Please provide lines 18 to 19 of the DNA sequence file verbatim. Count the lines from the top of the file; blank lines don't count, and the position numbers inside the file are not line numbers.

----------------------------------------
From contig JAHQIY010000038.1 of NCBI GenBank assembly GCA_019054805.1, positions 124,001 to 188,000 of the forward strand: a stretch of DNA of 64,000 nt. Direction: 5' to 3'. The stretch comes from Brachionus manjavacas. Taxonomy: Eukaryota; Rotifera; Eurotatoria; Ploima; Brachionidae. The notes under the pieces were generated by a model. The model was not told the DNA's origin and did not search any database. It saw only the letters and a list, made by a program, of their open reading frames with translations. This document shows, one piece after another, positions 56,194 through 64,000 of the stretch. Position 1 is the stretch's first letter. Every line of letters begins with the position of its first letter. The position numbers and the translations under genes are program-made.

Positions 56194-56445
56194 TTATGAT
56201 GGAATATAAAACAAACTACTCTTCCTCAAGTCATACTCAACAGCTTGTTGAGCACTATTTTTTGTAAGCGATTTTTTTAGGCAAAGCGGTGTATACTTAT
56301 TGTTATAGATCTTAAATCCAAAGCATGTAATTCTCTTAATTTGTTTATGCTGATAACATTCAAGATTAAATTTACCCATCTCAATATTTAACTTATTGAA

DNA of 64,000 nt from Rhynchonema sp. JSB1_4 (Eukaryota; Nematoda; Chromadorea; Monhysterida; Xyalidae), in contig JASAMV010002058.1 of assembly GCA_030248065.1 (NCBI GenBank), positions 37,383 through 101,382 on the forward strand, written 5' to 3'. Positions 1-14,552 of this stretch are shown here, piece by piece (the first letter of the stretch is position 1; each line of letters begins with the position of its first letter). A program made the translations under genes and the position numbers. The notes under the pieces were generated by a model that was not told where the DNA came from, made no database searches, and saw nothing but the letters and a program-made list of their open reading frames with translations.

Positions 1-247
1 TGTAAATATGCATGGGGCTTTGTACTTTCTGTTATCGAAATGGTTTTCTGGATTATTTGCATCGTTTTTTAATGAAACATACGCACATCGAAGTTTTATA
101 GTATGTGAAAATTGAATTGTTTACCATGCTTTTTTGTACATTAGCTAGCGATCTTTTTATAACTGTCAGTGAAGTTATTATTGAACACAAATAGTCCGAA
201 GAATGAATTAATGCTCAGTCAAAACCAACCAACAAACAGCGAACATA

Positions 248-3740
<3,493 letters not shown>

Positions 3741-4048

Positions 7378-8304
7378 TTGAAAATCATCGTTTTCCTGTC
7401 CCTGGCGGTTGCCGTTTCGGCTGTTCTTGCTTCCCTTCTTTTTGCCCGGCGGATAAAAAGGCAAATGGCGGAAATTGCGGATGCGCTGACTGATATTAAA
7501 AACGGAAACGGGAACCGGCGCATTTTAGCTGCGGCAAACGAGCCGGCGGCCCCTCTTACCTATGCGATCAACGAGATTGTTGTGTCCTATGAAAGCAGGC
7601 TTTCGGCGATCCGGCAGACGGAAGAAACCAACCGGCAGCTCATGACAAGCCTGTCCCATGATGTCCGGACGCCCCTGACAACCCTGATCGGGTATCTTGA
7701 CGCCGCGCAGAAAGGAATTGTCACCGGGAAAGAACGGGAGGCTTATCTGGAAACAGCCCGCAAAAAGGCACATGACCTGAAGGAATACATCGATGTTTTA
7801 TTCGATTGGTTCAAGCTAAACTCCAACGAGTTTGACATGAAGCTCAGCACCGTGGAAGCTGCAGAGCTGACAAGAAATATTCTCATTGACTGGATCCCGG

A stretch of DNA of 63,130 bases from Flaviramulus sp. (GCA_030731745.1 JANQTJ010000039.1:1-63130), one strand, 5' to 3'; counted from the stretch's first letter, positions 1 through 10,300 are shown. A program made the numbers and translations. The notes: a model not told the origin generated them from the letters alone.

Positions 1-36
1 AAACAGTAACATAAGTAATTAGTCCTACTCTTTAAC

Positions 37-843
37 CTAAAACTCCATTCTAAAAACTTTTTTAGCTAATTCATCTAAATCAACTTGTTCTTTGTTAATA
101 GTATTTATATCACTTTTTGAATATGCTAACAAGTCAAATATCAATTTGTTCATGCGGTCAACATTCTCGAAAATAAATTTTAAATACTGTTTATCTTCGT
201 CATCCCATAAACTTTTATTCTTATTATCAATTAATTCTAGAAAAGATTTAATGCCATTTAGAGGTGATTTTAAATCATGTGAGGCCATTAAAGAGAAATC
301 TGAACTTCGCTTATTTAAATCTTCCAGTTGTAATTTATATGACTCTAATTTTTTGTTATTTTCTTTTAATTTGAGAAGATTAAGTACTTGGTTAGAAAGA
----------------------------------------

7601 TTTCGGCGATCCGGCAGACGGAAGAAACCAACCGGCAGCTCATGACAAGCCTGTCCCATGATGTCCGGACGCCCCTGACAACCCTGATCGGGTATCTTGA
7701 CGCCGCGCAGAAAGGAATTGTCACCGGGAAAGAACGGGAGGCTTATCTGGAAACAGCCCGCAAAAAGGCACATGACCTGAAGGAATACATCGATGTTTTA